(Part 2 of our look at Florida’s $1 billion wine industry.)
When Charles Cox’s family opened Lakeridge Winery in 1989, there were only one or two other wineries in the state, he said. Cox is president of Seavin, which operates both Lakeridge Winery in Clermont and San Sebastian Winery in St. Augustine.
Today, Seavin and its wineries, brands, and vineyards are the state’s market leader, producing 2.3 million bottles annually from its 550 acres. The winery ranks about seventh or eighth largest in the U.S. outside of California and in the top 75 if California wine companies are included, says Cox, president of Seavin.
“We have continually grown for the past 23 years, averaging 18 percent growth per year during that span. We now have 160,000 people visit and tour each of our hospitality centers each year,” he said.
Yet other wineries in the state also are seeing their numbers rise. On a recent sweltering Saturday at Keel & Curley Winery in Plant City, families, couples, and friends bellied up to the bar to try a flight of the winery’s fruit-based wines or craft beer from the company’s newer Two Henrys Brewing Company.
The idea behind Keel & Curley began in 2003 after Joe Keel used extra blueberries to make wine—and that led to its now booming wine business, says tour guide Sam Miller. Winemakers there combine fruit with established wine types to create novel flavors, like the popular Wild Berry Pinot Noir.
The company produced 750,000 bottles in 2015, compared with 450,000 bottles the previous year; the business employs 50 full- and part-time workers, Miller adds. Keel & Curley wines can be found in nearly 750 Publix markets, 25 Wal-Marts, and various ABC and mom-and-pop liquor stores, Miller says.
Seavin’s wines are found in about 2,500 retail locations in Florida and Georgia, both large chain and smaller specialty stores, Cox says. At one time, 98 percent of sales were made at the wineries; now it’s only 40 percent. In fact, Seavin is looking to expand its wine sales outside of just those two states, but the company would like to respond to increasing demand rather than stock shelves with bottles that don’t sell. “We think we’ll get in other areas in the next year or two,” Cox says, noting that the growth will coincide with growing demand as well as Publix’s expansion into the Carolinas and other Southeastern states.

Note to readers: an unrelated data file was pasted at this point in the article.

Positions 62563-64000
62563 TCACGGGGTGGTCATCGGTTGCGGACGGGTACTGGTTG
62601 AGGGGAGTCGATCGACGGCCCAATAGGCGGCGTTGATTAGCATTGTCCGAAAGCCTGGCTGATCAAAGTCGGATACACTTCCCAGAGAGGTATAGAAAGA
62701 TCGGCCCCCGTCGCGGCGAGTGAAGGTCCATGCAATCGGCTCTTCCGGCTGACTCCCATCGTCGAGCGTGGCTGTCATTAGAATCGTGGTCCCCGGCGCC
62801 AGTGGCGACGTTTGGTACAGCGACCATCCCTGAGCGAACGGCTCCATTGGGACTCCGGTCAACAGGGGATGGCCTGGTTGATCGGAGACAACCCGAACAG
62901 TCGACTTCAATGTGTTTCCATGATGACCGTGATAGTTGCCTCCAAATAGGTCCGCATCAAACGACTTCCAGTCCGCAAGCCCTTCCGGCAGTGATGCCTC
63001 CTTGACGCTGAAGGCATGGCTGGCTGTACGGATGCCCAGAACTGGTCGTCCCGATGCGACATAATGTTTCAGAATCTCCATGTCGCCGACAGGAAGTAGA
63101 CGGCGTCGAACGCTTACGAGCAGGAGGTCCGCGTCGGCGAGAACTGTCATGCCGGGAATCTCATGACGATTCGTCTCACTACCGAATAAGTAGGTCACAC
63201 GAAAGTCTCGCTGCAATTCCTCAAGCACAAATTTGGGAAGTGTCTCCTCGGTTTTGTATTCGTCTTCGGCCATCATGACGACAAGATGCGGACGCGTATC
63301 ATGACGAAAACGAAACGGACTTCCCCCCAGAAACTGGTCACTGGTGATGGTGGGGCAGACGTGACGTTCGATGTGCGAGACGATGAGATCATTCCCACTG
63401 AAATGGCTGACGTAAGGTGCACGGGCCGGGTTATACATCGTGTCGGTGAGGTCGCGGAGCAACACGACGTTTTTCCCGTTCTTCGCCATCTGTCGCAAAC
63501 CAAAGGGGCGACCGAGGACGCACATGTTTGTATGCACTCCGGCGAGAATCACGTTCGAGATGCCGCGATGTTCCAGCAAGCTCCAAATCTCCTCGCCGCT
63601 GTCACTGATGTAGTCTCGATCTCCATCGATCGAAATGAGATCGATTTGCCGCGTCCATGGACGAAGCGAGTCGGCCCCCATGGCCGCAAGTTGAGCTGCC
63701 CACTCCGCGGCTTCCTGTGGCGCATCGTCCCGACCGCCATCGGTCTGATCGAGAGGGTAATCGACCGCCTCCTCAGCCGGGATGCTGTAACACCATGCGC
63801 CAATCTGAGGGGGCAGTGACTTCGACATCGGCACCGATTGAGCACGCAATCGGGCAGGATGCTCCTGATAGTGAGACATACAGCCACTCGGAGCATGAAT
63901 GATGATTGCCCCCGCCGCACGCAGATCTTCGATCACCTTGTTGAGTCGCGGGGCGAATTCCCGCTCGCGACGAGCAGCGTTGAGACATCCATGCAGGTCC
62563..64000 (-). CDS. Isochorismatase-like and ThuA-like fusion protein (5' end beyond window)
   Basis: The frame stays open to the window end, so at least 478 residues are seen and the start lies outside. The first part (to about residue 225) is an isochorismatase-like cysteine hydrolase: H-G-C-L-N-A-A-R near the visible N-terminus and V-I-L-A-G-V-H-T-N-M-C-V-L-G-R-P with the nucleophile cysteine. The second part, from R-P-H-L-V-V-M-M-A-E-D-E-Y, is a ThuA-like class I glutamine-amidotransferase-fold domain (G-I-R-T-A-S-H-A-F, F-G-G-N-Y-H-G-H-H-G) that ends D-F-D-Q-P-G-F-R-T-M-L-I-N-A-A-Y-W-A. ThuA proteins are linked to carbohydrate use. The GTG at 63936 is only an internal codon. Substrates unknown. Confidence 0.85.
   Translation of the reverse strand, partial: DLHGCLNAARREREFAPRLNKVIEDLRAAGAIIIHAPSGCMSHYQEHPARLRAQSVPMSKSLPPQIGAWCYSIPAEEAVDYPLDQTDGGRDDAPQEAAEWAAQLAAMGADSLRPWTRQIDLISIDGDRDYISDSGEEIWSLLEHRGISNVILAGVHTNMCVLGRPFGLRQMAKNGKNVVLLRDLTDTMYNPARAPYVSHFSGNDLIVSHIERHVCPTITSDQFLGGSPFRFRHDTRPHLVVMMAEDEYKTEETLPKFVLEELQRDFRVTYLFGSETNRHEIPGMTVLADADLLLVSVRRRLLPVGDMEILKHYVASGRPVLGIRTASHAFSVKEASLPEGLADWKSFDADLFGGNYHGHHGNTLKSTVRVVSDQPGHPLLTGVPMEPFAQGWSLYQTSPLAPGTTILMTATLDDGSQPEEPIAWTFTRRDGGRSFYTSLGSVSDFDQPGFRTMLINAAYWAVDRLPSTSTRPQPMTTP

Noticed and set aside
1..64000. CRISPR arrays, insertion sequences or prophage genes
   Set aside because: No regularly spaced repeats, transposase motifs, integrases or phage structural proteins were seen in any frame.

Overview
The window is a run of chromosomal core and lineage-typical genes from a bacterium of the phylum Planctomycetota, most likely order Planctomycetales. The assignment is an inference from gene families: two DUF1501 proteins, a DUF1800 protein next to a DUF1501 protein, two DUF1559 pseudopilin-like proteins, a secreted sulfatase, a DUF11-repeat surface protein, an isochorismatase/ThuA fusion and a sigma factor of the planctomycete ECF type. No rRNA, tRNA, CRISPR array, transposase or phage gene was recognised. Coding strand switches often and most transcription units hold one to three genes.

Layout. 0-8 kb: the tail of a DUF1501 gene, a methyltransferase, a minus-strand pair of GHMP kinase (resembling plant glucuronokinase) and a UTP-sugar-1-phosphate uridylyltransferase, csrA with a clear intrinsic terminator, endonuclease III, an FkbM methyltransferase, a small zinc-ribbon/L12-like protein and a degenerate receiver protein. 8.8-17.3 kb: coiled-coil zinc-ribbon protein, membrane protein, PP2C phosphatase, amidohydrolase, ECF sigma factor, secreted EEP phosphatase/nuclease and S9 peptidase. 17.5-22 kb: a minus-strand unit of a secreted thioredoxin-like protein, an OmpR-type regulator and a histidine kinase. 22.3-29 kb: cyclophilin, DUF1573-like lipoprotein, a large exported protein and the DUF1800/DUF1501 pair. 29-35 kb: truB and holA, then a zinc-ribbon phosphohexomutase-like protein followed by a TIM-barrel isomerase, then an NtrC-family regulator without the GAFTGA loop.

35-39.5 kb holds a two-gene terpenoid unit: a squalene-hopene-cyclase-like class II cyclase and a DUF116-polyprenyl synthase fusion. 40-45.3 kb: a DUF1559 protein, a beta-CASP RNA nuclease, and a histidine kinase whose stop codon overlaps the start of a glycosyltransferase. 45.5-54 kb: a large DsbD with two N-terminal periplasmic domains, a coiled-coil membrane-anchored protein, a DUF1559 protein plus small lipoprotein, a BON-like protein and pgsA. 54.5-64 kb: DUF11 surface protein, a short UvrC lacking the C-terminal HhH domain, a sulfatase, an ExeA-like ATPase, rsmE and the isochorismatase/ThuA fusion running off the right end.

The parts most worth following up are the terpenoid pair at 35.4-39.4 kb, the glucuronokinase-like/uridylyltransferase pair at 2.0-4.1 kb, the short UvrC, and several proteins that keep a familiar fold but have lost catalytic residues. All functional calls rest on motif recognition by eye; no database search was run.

Snowbirds also may propel that growth, as they desire more of the product when they’re not in Florida. “The snowbirds in Lake County and St. John’s County will get to Florida, get settled, and buy our wine. Then they load up again on the way out,” Cox says.
In addition to the larger players in the state are the hobbyist winemakers, led by retirees who have embarked on winemaking as a second career. Some of their businesses are just large enough to attract an influx of visitors and fledgling retail sales. There are other wineries in Florida not considered farm wineries but still noteworthy. Take for instance Orlando’s Quantum Leap Winery, which finds sustainable grape growers from around the world. Their product is then shipped to Quantum Leap where it’s stored, finished, blended, and packaged.
Although wines made in the Southeast have a “sweet” reputation—literally—winemakers in Florida specifically make drier and semi-sweet varieties to accommodate for different tastes. Viticulture researchers in the state are investigating new hybrid grapes that would include more common wine grape types to open the possibility of even more wine flavors, J.R. Newbold, a grape grower and president of the Florida Wine and Grape Growers Association, says.
Some wineries, such as Rosa Fiorelli Winery in Bradenton, would like to expand their year-round tourism footprint by adding a bed and breakfast.
Florida’s iconic oranges may need to make room for its grapes.
Photo Credit: Top courtesy of Lakeridge Winery.